Bus contractors angrily defend performance

At meeting, operators say racism is behind stringent inspections

Clearer guidelines urged

March 01, 2002|By Michael James | Michael James,SUN STAFF

Saying they've been "nitpicked" by state inspectors, several of Baltimore's school bus contractors insisted to motor vehicle officials yesterday that city buses are not as problem-filled as inspection records show, and that clearer guidelines are needed.

Yesterday's meeting at a city schools office building in Northeast Baltimore occurred amid growing concerns that many city bus contractors are driving potentially unsafe buses. A recent review of state safety records by The Sun showed that city buses are more than twice as likely to have major defects as buses in area counties.

Three Motor Vehicle Administration officials, who are in charge of inspecting the state's 8,500 school buses, told about 20 city contractors that they need to do a better job with maintenance of their buses. But several of the contractors reacted angrily and said they believe that they are being singled out for more stringent inspections because they are minority-owned businesses.

"We're very offended," said Lillian Jackson, an independent city bus contractor. "We feel there is some racism involved."

MVA officials dismissed the racism claims and said city buses are given the same scrutiny as those in other jurisdictions.

"I frankly take that kind of accusation personally, and I can tell you it's just not true," said Dean Edwards, an MVA inspector who has spent 12 years examining buses across the state. Edwards said problems that might seem minor to the contractors - such as a broken warning light on a bus - are significant to inspectors.

"No one's going to think it's a minor problem if a child gets killed by a car because the bus warning light didn't work properly," Edwards said. "It will all come back on the guy who did the inspection. I can't let those things slide by."

Nearly all of the contractors who attended yesterday's meeting were black, while the three MVA representatives at the meeting were white. Contractors complained that they never see black MVA employees doing state-required bus inspections, which they claimed often identify minor fix-up issues as major defects.

"Give us a break, man," said Eli Jason Barber, whose company, Barber Transportation, has a fleet of 14 buses that have been cited for 26 major defects during the past three years. "We work very hard for Baltimore City for very little money and get no appreciation for it."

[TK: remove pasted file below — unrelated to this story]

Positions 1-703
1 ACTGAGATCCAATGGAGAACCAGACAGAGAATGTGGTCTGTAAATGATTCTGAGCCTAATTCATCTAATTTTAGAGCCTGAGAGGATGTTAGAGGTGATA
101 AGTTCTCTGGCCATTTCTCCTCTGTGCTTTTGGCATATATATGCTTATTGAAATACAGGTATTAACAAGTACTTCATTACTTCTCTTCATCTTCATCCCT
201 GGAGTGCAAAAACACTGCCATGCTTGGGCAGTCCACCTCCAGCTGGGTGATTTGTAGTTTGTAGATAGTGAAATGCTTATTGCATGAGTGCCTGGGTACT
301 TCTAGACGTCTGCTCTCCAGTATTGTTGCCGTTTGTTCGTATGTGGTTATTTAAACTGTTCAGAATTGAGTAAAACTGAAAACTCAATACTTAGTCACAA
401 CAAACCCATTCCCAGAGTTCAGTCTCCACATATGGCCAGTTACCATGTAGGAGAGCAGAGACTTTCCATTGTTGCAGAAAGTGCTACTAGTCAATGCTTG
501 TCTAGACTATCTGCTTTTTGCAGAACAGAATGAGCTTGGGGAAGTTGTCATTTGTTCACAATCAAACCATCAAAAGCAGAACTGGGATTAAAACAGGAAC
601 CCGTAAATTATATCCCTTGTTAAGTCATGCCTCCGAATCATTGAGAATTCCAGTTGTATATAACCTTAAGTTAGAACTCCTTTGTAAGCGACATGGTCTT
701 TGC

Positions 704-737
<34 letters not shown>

`Go back to mechanic school'

Barber brought a motor mount from one of his buses to the meeting and at one point waved it over his head as he marched toward the MVA officials seated at a table, arguing with them over why they failed his bus at a Jan. 15 inspection because of the mount. As is required by state law, an inspector seized the bus' license tags when the violation was found.

"I think you guys ought to go back to mechanic school," Barber said. "I can't figure out why these things are major violations some times and only a minor violation another."

State records show that "major violations" - those for which inspectors suspend the bus license tags - have included leaking fuel, bad brakes, bald tires, loose bumpers and broken warning lights. "Minor violations" - which the contractors have 30 days to fix - include items such as missing first-aid equipment on the bus, a faulty headlight or a ripped seat.

Borderline violations

Some violations, MVA officials say, are borderline between major and minor, and inspectors have leeway in classifying them. A loose steering component might be considered major or minor, depending on how much play there is in the steering mechanism.

Contractors argue that such ambiguity between major and minor violations has caused confusion. The contractors and Valencia D. Baker, director of pupil transportation for the Baltimore school system, told MVA officials they would like a better-defined MVA list of minor and major violations.

Baker also said she would like MVA officials to keep her informed of which companies have been failing the most inspections. Her office has adopted a stricter stance with city contractors to get them to take better care of their buses, and she implemented a system that fines contractors $100 for every major violation.

"If some of the contractors are failing more inspections, I would like MVA to work closely with us and bring it to our attention," Baker said.

Biff W. Allender, owner of the Allender Group, the city's second-highest-paid contractor at $1.6 million a year and which had 66 violations on its fleet of 28 buses in the past three years, told MVA officials he believes a double standard exists for Baltimore buses.

Baltimore Sun Articles
Please note the green-lined linked article text has been applied commercially without any involvement from our newsroom editors, reporters or any other editorial staff.